As a kid, I had a really hard time organizing my thoughts, planning ahead, and making decisions. I would get super frustrated with myself. But on my course, there was one moment where I conquered that. I will describe my experience, but to understand it, you should experience a course for yourself.
Two weeks into my sailing section we arrived at our destination and had the opportunity to go for a hike or continue learning sailing skills. Since many hadn’t been hiking since our last section, most went for a hike. The other students, including me, wanted to learn more about sailing. I wanted to feel comfortable leading my crew the next day.
One of our instructors, Pablo, joined us. As we sat in our boat, the sails tied down, anchors grounded on the bottom of the Sea of Cortez, a crew without any designated roles, my job as first mate was about to start.
Pablo asked me, “Tucker, what do you want us to do?” (Of course, Pablo knew, he was our instructor). I quickly assigned my crew roles and we just started doing them. My thoughts were still very unorganized. I was randomly doing things without thinking them through.
Pablo got my attention, looked at me with calm expression and said, “Tucker, what’s the first thing that we need to do?” I took a step back, took a deep breath, realized what I was doing, and remembered the first step: raise the mizzen sail.
“Okay everyone…let’s raise the mizzen sail,” I said, and so we did.
“Okay Tucker, what’s the second thing that we need to do?” Pablo asked. I responded with, “Release the stern anchor.” So, we released the stern anchor.
This was when the light bulb turned on. Something so simple as taking a deep breath, realizing how to organize my thoughts and communicate effectively, changed my life right then and there. From that moment to the moment I am writing this post, I have continued to practice these skills as a part of my education and in the real world.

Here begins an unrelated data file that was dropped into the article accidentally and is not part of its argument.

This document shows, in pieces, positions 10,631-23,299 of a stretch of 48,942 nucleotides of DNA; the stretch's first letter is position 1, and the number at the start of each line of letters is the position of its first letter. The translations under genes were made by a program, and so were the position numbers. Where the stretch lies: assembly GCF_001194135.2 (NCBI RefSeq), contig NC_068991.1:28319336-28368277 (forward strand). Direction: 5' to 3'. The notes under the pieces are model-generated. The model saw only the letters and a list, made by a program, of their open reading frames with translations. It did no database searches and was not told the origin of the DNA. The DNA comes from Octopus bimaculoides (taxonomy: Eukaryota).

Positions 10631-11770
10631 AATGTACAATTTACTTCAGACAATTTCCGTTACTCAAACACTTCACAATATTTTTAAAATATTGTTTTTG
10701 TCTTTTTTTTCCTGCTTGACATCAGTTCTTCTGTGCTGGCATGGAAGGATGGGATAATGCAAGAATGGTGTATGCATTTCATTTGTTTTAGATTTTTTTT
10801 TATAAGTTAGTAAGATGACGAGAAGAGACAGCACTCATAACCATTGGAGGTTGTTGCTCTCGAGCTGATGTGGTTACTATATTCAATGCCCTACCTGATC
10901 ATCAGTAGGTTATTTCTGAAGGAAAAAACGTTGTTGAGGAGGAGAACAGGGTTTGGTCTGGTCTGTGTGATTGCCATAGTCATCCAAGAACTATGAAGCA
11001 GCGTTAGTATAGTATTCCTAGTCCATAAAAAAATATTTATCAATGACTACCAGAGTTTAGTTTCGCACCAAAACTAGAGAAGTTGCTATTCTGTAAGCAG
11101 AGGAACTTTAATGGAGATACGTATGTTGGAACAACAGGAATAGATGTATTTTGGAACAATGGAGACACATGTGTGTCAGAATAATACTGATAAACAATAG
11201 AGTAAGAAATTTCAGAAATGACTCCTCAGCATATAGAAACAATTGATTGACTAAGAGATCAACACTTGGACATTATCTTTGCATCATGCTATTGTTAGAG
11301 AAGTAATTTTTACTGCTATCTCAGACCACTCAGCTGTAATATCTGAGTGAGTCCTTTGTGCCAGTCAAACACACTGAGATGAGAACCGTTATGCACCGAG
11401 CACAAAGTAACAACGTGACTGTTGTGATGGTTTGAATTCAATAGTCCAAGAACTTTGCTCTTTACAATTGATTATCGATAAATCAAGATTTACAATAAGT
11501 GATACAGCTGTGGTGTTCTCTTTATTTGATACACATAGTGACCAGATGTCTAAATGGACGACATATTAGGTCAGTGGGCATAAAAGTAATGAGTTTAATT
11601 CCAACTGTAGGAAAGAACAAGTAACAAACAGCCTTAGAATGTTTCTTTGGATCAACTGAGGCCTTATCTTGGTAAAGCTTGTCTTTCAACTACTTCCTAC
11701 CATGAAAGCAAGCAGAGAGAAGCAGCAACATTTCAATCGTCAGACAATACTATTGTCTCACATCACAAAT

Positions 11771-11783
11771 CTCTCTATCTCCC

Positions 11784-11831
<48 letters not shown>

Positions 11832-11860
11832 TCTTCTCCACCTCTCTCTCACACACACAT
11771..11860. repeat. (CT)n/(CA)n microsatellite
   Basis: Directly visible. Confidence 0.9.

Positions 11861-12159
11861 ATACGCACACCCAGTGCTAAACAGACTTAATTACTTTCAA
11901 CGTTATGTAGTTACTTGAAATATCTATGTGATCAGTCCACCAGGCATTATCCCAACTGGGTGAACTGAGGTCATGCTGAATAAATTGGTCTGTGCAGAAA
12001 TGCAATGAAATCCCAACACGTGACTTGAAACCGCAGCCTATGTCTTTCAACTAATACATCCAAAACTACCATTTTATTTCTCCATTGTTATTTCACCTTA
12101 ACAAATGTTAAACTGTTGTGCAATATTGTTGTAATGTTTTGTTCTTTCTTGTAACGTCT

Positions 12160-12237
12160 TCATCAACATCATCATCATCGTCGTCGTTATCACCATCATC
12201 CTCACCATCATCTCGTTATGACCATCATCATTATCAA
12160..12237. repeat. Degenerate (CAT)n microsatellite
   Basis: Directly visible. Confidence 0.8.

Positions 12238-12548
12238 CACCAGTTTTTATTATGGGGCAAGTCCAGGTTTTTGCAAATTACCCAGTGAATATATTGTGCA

What has life been like since your course ended?
When people ask me “Where have you gone to school?” it’s important to me that I tell them the entire story. It all starts with: “Have you ever heard of NOLS?”
I can honestly say that my NOLS course changed my life and turned me into the person who I am today. I was never a backpacker, sailor, or sea kayaker, but I turned into all of those things. I was even fortunate enough to sail on a Tall Ship in Chicago, Illinois after my NOLS course. Never in my life did I think I would end up living and working on a Tall Ship—also one of the best experiences of my life.
These days, I am a student at Colorado State University in the Warner College of Natural Resources studying Natural Resources Recreation and Tourism in Fort Collins, Colorado. For the past two and a half years I have applied what I learned on my NOLS course, as well as living on the ship, to my classes.
I continue to spread the word about NOLS around my campus and have had the opportunity to give multiple presentations to different classes about my experience. (Keep in mind, there are 400 universities and colleges around the country that accept NOLS college credit, and Colorado State University is one of them.) I've even inspired people to sign up for their own courses, including my younger sister, who spent last summer on a NOLS course in the Absaroka Mountains in Wyoming.
My NOLS experience changed my life and I hope it does for you, too. NOLS not only created a memorable experience for me, but also a chance for me to look at the big picture.